Various controversies concerning environmental, health, and sustainability issues have been raised. For instance, according to an article in The Mercury, Humphries (2017) argues that Australian Ethical Investments had moved from Tassal following sustainability issues in the Macquarie Harbour operations. According to the article, the company is facing sustainability issues concerning its operations, especially with respect to its use of anchovies in salmon feed. Allsopp et al. (2008) report that nutrient pollution is one of the major sustainability challenges facing the aquaculture industry. According to the authors, anchovies in salmon feed as well as the organic waste from cage activities result in a depletion of oxygen levels, which in turn affects the activities that occur in the surrounding areas. In this respect, most of the sustainability reporting by the company has not been addressing these issues in a manner that clearly attempts to mitigate the impacts. When inappropriate or inaccurate reporting about issues that concern sustainability is practised, another major issue, human rights violation, arises. Due to the use of methods and materials that deplete the nutrients in the surrounding area, there is concern about the sustainable development that it intends to realise since there would not be any natural resources that would sustain its expansion in the future.

Whilst stakeholders are entitled to accurate information about the impacts of the company and its operations on their wellbeing and interests, it is also necessary that the company considers the effects of its activities on the natural environment. Therefore, Tassal is evidently affecting the social, economic, and environmental wellbeing of society, which then leads to the controversies that it is facing. Because of these issues, there is intense objection to its activities relating to any expansion. Its activities are not accepted by the stakeholders on an environmental level due to nutrient pollution. Furthermore, they are apparently economically inviable due to depletion of the oxygen levels in the surrounding area. Additionally, Tassal is also facing social sustainability issues due to the fact that their activities are being criticised for jeopardising people’s wellbeing.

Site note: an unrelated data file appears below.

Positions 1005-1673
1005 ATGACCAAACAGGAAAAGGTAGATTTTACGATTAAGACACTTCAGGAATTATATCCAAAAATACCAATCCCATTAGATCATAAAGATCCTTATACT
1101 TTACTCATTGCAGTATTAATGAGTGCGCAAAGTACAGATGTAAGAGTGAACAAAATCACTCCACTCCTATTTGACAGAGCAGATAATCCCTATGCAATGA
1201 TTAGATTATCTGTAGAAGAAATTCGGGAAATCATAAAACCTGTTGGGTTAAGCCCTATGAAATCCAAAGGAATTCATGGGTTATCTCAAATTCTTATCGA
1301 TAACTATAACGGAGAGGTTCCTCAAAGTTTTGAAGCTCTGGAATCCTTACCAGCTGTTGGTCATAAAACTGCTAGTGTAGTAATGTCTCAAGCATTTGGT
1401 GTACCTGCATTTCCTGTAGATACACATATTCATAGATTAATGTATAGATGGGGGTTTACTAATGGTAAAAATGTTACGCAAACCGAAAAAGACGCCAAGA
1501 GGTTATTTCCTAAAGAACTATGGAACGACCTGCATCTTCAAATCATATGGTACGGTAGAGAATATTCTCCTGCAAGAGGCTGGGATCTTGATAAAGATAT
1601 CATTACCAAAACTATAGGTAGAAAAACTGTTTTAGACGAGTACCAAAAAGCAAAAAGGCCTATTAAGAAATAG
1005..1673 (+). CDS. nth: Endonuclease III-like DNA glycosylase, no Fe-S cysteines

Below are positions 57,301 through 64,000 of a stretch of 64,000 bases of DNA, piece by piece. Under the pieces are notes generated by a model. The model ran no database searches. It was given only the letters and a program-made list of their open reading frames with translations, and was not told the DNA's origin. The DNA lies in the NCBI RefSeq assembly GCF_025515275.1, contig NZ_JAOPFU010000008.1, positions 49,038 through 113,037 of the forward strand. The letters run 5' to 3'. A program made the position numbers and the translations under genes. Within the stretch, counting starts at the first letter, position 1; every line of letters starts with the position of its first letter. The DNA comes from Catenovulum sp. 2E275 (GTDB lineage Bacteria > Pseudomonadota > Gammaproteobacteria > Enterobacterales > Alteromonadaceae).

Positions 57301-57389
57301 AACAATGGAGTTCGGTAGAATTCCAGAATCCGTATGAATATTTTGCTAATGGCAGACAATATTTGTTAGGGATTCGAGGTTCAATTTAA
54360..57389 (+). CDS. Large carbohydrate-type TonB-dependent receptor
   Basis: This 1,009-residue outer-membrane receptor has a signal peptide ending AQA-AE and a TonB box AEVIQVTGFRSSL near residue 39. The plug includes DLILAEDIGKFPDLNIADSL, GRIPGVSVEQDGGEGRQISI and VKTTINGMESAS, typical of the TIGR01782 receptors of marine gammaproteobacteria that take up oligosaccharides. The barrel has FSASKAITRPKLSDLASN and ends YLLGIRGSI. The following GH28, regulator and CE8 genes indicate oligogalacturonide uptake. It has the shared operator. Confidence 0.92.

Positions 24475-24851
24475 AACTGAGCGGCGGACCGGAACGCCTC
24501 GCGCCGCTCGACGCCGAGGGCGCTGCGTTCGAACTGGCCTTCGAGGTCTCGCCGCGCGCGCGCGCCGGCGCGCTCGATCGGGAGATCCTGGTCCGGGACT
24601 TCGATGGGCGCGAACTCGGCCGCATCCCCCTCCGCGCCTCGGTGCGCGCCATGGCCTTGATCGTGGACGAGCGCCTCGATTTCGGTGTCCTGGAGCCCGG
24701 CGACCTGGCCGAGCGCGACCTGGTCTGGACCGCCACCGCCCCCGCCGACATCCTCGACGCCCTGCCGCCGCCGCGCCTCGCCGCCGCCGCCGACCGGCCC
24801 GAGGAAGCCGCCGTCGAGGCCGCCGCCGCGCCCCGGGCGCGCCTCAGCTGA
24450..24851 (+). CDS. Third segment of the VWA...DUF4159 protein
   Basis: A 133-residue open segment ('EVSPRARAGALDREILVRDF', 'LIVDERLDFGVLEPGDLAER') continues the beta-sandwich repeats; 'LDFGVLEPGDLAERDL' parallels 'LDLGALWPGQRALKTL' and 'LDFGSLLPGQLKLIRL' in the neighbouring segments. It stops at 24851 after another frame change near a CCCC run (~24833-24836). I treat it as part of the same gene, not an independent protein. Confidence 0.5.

How Tassal Can Embrace Sustainability

Tassal should embrace new technologies. There is a need to adopt and implement adaptation and mitigating measures to manage the plummeting quantities of fish and aquaculture products. The fact that the world is experiencing climate change has necessitated a growing demand for sustainable measures. For this reason, various countries have started adopting new technologies that are efficient in terms of production and waste and coastal management. For instance, Tassal can employ technologies such as land-based systems that can be used to control water conditions. Seafood, such as fish, shellfish, and crustaceans, are essential sources of nutrients. Therefore, land-based systems that will improve the quality of nutrients in the seafood would be crucial. For instance, Tassal can increase microbial activity in land-based ecosystems such as ponds so as to improve the nutrients in the seafood (Avnimelech et al. 2008).

Tassal can also embrace sustainability through the practice of corporate social responsibility (CSR). Even though CSR is a common practice, the strategies used differ in terms of the extent of their effectiveness. In fact, some aquaculture firms have faced severe legal consequences due to CSR issues. Hence, Tassal should turn to consumer-driven CSR. Consumer-driven CSR refers to an approach where the real consumers of seafood products drive the CSR activities, such that consumers demand credible and sustainable products (Malik 2016). One of the most important aspects of consumer-driven CSR is the level of assurance that the CSR reports give them. Tassal needs to rely on external auditors or professional accountants since consumers rely a great deal on CSR reports that are audited by external professional bodies (Malik 2016). This will help to ensure that not only does the company become profitable as a result of its CSR practice it will also gain a long-term corporate image due to its sustainability practices.

Tassal could further increase its sustainability by integrating its fish farming with crop farming, for example rice (Reynolds 2012). The crops introduced in the areas that the fish are reared in will help reduce how much the company relies on manufactured foods for feeding the fish. As a result, this will help reduce the level of environmental pollution associated with the process of manufacturing the fish food. This method would help increase the revenue raised by the company as the crops grown would be sold, thereby diversifying the company and increasing its target market. This method has a high success rate, as recorded in countries such as Bangladesh.